The contents of the emergency budget have been a bitter pill for many Lib Dem activists to swallow. I have to admit that my support for the Liberal Democrats has been mostly on the basis of their commitment to civil liberties, their scientific literacy (Evan Harris is greatly missed!) and their hard work in my local area. I can make no claims about being educated in economics but I like to think my Maths degree qualifies me as basically numerate.
Recently I read The Observer story on the briefing from Tim Horton (of Fabian Society, not doughnut, fame) and Howard Reed from Landman Economics. Chris White described this as a ‘study in intellectual dishonesty’ in an earlier post. It certainly is, but the details of the model described (and, more importantly, those left out) deserve greater scrutiny.
The premise of the results is that, as a proportion of income, the cut in public services spending represents a higher fraction of income for the poorest decile than it does for the richest. According to the report, funding for the lowest decile will be cut by £1,344 per annum whereas the cut in funding for the highest decile will be cut by £1,135 per annum. This is based on a survey of welfare usage (lower-income households use public services more than higher-income households) as well as some kind of distributional model (I hope – this reasoning step is omitted) of how much money given to departments actually reaches the front line. But then the authors depict this as a percentage of income, implying that the poorest decile are losing over 20% of their notional wealth whereas the richest are losing only 1.6%.
This comparison is, frankly, ridiculous. While I can see the argument that, if welfare is cut across the board, the poorest may have more to lose; to give it monetary value as though it is a component of income is shaky at best. Richer people don’t use public services in proportion to their income, so it’s unavoidable that any cut in spending will constitute a fairly small proportion of it.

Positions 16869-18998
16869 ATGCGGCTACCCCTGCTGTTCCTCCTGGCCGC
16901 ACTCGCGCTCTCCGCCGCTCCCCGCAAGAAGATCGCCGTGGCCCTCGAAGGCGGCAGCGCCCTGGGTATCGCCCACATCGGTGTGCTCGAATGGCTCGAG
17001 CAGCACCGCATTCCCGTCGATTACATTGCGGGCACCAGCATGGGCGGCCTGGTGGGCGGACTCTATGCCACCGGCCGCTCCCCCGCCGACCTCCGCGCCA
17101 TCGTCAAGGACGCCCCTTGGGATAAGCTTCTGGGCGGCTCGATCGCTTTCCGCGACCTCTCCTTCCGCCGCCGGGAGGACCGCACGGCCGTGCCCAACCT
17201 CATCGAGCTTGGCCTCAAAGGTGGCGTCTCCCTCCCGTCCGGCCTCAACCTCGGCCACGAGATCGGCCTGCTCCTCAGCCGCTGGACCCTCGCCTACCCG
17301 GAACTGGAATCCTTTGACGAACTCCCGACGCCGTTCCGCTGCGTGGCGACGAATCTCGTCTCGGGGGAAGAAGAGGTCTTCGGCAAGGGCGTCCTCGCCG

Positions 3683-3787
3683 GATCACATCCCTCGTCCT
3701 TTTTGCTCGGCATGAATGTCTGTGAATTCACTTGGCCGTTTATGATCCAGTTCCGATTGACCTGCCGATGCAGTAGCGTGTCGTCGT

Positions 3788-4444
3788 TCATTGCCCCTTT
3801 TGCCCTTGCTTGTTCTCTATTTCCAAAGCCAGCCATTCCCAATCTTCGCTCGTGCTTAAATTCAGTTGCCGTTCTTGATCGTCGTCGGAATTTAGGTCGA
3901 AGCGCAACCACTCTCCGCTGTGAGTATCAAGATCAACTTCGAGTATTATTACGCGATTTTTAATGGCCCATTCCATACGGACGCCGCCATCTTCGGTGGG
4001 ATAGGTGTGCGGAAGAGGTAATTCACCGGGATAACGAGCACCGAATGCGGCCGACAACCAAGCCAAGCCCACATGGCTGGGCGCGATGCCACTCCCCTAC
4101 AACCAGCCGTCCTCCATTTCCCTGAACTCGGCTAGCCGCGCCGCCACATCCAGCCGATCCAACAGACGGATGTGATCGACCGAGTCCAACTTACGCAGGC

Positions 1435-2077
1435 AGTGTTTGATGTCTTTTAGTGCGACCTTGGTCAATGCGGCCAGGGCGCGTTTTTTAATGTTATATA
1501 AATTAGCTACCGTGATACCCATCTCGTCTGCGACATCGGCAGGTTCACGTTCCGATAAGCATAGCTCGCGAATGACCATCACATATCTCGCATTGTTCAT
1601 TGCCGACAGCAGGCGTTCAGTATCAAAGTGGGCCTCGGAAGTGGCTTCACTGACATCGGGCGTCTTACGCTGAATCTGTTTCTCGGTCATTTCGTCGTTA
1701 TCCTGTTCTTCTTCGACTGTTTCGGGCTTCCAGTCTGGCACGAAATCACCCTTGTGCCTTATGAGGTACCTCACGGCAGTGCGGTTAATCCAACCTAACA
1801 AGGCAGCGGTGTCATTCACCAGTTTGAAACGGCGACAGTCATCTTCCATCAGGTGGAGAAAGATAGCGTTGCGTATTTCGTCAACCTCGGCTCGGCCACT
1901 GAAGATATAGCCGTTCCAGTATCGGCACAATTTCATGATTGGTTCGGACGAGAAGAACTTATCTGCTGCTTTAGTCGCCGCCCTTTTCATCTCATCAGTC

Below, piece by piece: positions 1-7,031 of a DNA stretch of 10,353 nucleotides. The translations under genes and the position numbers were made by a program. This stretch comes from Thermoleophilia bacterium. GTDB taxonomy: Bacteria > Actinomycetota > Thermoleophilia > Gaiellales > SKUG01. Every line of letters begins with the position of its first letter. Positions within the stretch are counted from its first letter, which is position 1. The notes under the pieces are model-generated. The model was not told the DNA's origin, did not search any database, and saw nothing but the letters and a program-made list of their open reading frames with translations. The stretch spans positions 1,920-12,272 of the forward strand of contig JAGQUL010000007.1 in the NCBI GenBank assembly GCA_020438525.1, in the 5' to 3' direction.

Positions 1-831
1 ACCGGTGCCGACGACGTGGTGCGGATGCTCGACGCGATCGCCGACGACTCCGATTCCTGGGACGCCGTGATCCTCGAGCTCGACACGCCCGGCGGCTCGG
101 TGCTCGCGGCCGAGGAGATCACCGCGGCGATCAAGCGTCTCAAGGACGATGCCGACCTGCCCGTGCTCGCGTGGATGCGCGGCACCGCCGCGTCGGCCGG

Consider road maintenance. A local budget is cut and some potholes take longer to fill in than usual. Has a low-income resident living in this area suffered financially over twelve times more than a high-income resident because of the same pothole?
The report presents cuts as a loss for a household, rather than a loss for services which a household accesses. It makes an attempt to justify its monetarisation of the value of services by asking readers to ‘imagine’ that households replace the value of these lost services by spending the same amount. They propose that, if road maintenance were to lose funding, privately operated toll booths would spring up instead. Do the authors think that the housing estates of Britain would club together to pay for a private gardening company if their local park lost a share of their funding? Or pay for a private security guard if they lose one local policeman?
The missing data in the report is the scale of current public spending per household. A useful, and more honest, measurement would be of the cut in welfare in each decile as a proportion of the spending under the previous government. In the lowest income households, welfare spending may be many times the income of the household, which is why any decrement sounds shockingly high when expressed as a percentage of income. In reality, however, it may not represent a great difference in the value of services provided. Indeed many of these cuts may not represent loss of services at all, but loss in the salary of those providing the services (did I mention that the TUC and UNISON commissioned the briefing paper?).
Before I get accused of denialism, the budget cuts do discomfort me and I would have liked to have seen a slower deficit reduction, but criticism must be rational and honest. This report from the Fabian Society and a supposed economic expert is neither. It performs a numerical magic trick in order to draw a graph that can be superficially labelled ‘regressive’. Real questions can and should be asked about welfare reforms when the exact breakdown of the cuts is revealed. If there are cuts to social housing, for example, then the poorest families will face a very real financial loss, but trying to argue that all spending can be valued at the point of delivery and then subtracting this value from income is merely a smoke and mirrors game to justify spending at the status quo.